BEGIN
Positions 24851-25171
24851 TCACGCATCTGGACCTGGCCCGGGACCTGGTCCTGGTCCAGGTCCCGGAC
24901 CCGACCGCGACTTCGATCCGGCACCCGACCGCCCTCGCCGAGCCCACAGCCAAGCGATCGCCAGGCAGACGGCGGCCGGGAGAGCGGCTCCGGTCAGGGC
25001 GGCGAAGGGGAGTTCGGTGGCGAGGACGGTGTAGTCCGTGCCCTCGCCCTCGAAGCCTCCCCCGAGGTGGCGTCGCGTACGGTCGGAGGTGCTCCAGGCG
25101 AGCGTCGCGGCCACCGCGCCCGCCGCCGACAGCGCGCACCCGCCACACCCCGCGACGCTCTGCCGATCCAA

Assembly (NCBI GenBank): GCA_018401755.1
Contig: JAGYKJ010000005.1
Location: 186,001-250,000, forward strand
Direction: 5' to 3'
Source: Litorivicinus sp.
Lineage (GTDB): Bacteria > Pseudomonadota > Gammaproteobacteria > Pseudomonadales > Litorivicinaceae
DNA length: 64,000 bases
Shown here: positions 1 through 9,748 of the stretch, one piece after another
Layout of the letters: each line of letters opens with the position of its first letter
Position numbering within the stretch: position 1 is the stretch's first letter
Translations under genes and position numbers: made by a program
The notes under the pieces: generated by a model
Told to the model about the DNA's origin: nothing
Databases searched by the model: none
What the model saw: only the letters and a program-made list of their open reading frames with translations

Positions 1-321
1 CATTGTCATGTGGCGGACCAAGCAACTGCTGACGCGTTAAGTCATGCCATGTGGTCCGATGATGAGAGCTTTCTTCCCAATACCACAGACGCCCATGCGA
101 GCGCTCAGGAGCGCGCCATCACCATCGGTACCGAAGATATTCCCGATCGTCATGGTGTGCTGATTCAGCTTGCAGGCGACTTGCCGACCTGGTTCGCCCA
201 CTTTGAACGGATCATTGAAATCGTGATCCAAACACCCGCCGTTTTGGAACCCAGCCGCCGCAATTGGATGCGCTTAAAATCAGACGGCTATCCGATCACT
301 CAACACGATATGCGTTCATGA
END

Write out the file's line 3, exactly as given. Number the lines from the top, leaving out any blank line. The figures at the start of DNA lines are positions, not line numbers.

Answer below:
24901 CCGACCGCGACTTCGATCCGGCACCCGACCGCCCTCGCCGAGCCCACAGCCAAGCGATCGCCAGGCAGACGGCGGCCGGGAGAGCGGCTCCGGTCAGGGC